When Cultures Combine in the Kitchen

By Aruna Jain
Special to The Washington Post
Wednesday, April 22, 2009

When my brother was a teenager, he decided that macaroni and cheese was ridiculous.

After spending his early years living in India and regularly eating foods such as roasted corn on the cob seasoned with masala and lemon juice, he found plain American-style mac and cheese unacceptably bland. One day, he suggested that my mother fry up some sliced vegetables and add a few standard Indian spices to make a sabzi (vegetable mixture) to round out the dish.

The result -- fried onions, green or red bell peppers and tomatoes with crushed red pepper, turmeric, salt, lemon juice and garam masala, combined with boxed macaroni and cheese -- has been dubbed Indy-Mac by my mother and is a family favorite. [Recipe: Sabzi for Mac and Cheese]

The dish is one in a long list of impromptu recipes created by family members and friends that fuse ethnic spices or flavors with traditional American fare.

Such recipes have inspired the multibillion-dollar "fusion food" industry, which offers such retail inventions as curry croissants and McAloo Tikkis in India. The likes of Tofu Tindaloo and Wild Mushroom Dosa fill the menus of upscale fusion restaurants such as IndeBleu in the District. And chefs around the world have specialized in fusion food, writing books and opening restaurants based on the concept.

There is a distinction, however, between the popularly known fusion food and the concoctions created on the fly by new or first-generation immigrants, argues "American Masala" author Suvir Saran, a chef-restaurateur who boasts his own version of macaroni and cheese.

"Fusion takes place in a retail environment where a chef is playing around," independent of his or her background, Saran told me recently. It "doesn't denote what often happens when people are cooking food from around the world out of a sense of need." For immigrants, "it is their identity at that period of time. . . . They put these flavors together with a sense of place, a sense of purpose."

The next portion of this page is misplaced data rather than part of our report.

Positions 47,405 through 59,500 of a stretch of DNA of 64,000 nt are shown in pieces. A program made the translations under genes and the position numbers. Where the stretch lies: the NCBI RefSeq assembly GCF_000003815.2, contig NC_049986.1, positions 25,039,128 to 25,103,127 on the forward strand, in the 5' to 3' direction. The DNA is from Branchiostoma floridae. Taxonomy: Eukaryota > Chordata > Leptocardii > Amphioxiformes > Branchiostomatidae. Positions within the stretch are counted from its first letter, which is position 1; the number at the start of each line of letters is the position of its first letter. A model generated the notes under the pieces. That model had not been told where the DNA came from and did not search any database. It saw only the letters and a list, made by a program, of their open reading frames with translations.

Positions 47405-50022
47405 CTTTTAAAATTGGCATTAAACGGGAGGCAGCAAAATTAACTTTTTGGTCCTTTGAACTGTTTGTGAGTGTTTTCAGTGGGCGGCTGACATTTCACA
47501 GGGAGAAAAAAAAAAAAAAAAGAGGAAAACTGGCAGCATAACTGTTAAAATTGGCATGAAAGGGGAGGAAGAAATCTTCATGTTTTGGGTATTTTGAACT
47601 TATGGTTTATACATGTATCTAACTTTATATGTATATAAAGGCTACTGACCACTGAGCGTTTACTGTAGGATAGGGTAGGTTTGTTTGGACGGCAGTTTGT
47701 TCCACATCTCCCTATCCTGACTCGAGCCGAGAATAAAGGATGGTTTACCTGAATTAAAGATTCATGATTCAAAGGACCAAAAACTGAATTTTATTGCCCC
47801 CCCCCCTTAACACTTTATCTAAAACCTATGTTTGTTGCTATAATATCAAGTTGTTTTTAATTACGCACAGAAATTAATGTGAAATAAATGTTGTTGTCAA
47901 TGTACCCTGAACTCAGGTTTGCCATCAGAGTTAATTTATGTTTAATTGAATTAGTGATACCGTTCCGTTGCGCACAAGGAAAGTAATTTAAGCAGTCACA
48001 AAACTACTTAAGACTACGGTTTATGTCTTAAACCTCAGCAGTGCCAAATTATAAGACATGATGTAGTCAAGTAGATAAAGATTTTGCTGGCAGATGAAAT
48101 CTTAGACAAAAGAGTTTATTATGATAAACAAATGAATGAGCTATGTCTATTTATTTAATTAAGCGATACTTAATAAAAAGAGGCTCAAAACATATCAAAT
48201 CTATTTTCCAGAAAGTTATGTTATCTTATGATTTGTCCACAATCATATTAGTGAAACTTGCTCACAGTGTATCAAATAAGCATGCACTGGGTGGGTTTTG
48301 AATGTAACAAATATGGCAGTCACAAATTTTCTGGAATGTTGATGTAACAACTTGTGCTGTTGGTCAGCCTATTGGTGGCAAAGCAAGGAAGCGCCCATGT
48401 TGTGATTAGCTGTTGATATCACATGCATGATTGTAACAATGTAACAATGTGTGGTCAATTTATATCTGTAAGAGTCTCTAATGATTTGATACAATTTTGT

Fusion or not, that sense of place and purpose is captured in the opening scene of Jhumpa Lahiri's best-selling immigrant novel, "The Namesake." In it, a pregnant Indian woman in Boston named Ashima longs for a specific snack from the old country. Lacking the right ingredients, she improvises using Rice Krispies and Planters peanuts to create a rough approximation of bhel puri, a popular Indian street food.

The scene illustrates what my mother, who immigrated to the United States in 1969, and many others like Ashima did to assimilate into a new food culture. She would fashion masalas, or spice mixes, and other dishes out of what she could find at the local grocery in her small Ohio college town.

Now, she routinely melds Indian flavors into whatever she cooks. One dish she proudly calls Indo-Mex Tacos mixes salt, mango (amchur) powder, turmeric and garam masala in the pinto beans used for tacos. It is a big vote-getter in the family recipe book.

Practically speaking, all this mixing and matching is ideal for those among us who are comfortable in the kitchen. For people like me who are culinarily challenged, there is an added appeal: simplicity.

My family members routinely offer sarcastic congratulations when I successfully make chai, a spiced tea. (Common gripes: "Where are the spices?" Or, "Did you even let it steep?") It is also worth noting that during the few times my mother instructed me in the kitchen, she sighed. A lot.

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